UN Voluntary Trust Fund Makes Small Grants Available to Fight Slavery
The United Nations Voluntary Trust Fund on Contemporary Forms of Slavery makes grants available for up to $15,000 for programs of humanitarian, legal and financial assistance to individuals whose human rights have been violated as a result of contemporary forms of slavery. Human trafficking and restaveks are just two areas where these funds could make a difference in Haiti. No awards were given for Haitiian programs last year, but hopefully a number of organizations will apply this year. Attached and below is background on this fund and the programs it supports.
The fund was established by the General Assembly in 1991 (RES. 46/122) with the purpose of assisting non-governmental organizations dealing with contemporary forms of slavery to participate in the deliberations of the Working Group on Contemporary Forms of Slavery and to provide, through established channels of assistance, humanitarian, legal and financial aid to individuals who are victims of such violations. The Fund is administered through a Board of Trustees of five members.
At its 12th session, in February 2007, the Board of Trustees made recommendations for 33 project grants totaling approximately US$269,200 and 4 provisional travel grants for approximately US$9,500, to be disbursed in 2007. Taking into consideration the requests received in 2007 and that the Board recommended for expenditure almost all money available at its 12th session, in the Board's view, in order to be able to fulfill its mandate satisfactorily, the Fund would need an amount of US$793,500 before its 13th session scheduled to take place from 4-8 February 2006.
The Secretary-General reports annually to the General Assembly and the Human Rights Council on the activities of the Fund and of its Board of Trustees. The latest reports by the Secretary-General were those to the General Assembly (A/61/751) and to the Human Rights Council (A/HRC/4/76 and add.1).
The Fund is administered in accordance with the Financial Regulations and Rules of the United Nations by the Secretary-General, with the advice of a Board of Trustees. The mandate of the Board is to advise the Secretary-General on the use of funds, through the Office of the High Commissioner for Human Rights.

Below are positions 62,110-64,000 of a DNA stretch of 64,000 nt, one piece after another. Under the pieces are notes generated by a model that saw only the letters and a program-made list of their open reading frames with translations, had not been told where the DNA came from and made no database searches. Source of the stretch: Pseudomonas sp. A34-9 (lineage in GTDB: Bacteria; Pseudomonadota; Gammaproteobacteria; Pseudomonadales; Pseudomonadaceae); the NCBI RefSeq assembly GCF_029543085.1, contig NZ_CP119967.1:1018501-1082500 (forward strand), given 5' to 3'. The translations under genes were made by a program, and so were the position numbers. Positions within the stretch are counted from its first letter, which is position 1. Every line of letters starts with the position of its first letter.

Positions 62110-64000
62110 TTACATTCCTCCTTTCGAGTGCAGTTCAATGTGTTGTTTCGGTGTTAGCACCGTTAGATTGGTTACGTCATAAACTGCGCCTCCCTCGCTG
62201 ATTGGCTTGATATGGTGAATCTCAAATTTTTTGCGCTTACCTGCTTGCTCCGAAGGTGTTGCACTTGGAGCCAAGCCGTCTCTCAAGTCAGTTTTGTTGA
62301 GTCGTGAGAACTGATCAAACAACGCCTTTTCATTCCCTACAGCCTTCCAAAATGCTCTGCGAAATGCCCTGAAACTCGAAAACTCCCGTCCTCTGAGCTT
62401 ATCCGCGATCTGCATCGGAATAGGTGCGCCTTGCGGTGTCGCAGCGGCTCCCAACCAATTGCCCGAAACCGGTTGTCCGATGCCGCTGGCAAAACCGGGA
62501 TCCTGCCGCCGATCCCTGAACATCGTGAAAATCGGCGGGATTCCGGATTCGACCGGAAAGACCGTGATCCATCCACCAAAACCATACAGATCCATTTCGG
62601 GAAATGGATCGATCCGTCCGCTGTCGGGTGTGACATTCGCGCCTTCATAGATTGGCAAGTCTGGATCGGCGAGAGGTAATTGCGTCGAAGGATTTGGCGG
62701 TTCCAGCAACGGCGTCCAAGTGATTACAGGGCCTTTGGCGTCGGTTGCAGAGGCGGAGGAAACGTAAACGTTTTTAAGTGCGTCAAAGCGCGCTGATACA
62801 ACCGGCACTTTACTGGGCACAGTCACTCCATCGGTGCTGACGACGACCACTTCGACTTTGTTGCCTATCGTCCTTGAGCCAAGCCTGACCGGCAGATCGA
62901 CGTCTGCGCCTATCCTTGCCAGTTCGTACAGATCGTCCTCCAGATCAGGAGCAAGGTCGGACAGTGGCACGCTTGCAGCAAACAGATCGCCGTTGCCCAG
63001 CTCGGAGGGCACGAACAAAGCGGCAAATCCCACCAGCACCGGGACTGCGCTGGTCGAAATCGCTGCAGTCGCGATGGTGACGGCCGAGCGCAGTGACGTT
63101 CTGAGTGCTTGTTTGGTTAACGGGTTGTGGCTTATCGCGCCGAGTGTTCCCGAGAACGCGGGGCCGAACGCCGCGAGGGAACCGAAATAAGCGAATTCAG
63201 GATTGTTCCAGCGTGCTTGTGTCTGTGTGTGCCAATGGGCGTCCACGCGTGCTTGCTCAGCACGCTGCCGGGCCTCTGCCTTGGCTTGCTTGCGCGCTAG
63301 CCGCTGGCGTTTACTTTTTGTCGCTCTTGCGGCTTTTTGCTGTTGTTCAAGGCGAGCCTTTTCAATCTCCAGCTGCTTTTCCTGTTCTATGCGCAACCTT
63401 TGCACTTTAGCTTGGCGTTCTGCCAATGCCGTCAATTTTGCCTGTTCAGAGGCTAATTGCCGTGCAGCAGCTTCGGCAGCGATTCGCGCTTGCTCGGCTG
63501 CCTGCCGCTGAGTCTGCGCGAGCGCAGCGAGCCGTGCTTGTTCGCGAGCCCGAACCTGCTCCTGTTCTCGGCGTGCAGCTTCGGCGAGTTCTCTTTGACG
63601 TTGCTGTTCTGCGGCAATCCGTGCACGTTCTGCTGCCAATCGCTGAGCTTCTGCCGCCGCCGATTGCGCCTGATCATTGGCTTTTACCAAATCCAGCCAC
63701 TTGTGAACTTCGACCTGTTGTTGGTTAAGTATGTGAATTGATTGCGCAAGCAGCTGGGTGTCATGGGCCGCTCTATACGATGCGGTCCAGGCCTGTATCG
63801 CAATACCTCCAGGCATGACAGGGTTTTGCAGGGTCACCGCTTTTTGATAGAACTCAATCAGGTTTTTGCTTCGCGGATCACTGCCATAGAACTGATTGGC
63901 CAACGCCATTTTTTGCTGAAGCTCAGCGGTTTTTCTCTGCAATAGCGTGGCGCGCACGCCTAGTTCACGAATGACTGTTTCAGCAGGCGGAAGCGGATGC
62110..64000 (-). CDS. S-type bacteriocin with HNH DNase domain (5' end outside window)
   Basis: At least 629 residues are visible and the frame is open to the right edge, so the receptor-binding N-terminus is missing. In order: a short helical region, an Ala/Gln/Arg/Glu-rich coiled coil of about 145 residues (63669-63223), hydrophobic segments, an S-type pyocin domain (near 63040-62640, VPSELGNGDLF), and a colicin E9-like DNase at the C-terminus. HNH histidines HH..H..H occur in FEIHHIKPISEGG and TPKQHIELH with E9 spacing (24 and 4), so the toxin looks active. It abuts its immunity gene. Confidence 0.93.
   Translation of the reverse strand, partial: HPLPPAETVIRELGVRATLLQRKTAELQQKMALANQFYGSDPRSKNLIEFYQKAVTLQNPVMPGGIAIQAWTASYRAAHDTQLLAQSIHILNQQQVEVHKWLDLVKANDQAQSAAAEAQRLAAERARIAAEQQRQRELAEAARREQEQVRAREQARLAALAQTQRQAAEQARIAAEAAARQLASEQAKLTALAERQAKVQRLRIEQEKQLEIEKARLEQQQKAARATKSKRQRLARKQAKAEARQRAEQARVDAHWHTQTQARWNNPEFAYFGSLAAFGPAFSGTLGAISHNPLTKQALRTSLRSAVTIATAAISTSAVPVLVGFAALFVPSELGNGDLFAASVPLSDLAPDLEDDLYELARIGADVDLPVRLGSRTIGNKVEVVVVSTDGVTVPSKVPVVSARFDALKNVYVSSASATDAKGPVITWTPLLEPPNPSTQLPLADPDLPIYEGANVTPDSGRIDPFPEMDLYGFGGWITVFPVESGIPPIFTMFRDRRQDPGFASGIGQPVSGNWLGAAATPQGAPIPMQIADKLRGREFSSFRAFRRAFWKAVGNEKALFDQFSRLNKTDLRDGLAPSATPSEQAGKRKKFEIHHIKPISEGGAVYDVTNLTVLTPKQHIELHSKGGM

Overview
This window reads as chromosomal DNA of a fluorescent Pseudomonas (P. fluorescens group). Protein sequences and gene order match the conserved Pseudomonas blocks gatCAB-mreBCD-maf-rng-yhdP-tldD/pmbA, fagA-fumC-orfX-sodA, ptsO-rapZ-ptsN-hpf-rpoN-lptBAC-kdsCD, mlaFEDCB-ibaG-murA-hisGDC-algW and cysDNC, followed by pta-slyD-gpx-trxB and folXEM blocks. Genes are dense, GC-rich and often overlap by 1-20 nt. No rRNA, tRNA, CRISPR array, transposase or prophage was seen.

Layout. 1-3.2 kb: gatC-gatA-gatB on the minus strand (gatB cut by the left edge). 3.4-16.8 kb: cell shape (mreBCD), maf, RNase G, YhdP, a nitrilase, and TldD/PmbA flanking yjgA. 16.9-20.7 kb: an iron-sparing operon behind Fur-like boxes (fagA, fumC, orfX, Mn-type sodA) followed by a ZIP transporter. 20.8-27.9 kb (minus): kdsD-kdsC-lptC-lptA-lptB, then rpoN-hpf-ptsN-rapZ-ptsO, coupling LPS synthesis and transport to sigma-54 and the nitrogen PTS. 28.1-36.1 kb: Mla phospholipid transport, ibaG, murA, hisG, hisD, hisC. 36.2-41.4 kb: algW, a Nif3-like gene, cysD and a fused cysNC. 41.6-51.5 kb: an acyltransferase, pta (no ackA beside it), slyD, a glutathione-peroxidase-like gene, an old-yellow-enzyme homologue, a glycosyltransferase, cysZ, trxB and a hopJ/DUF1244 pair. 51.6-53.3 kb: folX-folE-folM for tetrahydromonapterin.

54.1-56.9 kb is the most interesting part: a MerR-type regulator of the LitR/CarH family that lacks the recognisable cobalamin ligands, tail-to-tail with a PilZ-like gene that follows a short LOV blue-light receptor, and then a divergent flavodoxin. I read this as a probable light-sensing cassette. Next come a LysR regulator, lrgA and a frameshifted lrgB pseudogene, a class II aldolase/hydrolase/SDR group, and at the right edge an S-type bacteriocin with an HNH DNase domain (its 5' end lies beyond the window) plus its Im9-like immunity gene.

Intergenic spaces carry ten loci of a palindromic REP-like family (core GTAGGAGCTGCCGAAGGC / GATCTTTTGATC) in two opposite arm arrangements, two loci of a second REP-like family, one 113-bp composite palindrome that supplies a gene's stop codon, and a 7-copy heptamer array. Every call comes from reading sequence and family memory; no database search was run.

The current five members of the Board are Ms. Gulnara Shahinian (Armenia), Ms. Prateep Unsongtham Hata (Thailand), Mr. David Weissbrodt (USA), Mr. Cleophas Mally (Togo) and Virginia Herrera Murillo (Costa Rica).
The Board is composed of five persons with relevant experience in the field of human rights, and contemporary forms of slavery in particular, serving in their personal capacity. The members of the Board are appointed by the Secretary-General, in consultation with the current Chairman of the Sub-Commission on the Promotion and Protection of Human Rights, with due regard to equitable geographical distribution, for three-year, once renewable terms.
According to the criteria established by the General Assembly in its resolution 46/122, the beneficiaries of assistance from the Fund shall be: (i) representatives from non- governmental organizations dealing with issues of contemporary forms of slavery a) who are so considered by the Board of Trustees; b) who would not, in the opinion of Board, be able to attend the sessions of the Working Group on Contemporary Forms of Slavery without the assistance provided by the Fund; c) who would be able to contribute to a deeper knowledge on the part of the Working Group of the problems relating to contemporary forms of slavery; (ii) individuals whose human rights have been severely violated as a result of contemporary forms of slavery and who are so considered by the Board. In addition, the Board has developed other practices and guidelines which are reflected in the application form.
For further information on contemporary forms of slavery you may wish to consult the OHCHR publication "Abolishing Slavery and its Contemporary Forms" (HR/PUB/02/4). Admissible applications are examined by the Board of Trustees at its annual session in January/February. The Board adopts recommendations for approval of the High Commissioner for Human Rights on behalf of the Secretary-General. The grants are paid in March/April. Beneficiaries have to provide satisfactory narrative and financial reports on the use of project grants. Until satisfactory reports on the use of previous grants are received, no new grant can be considered.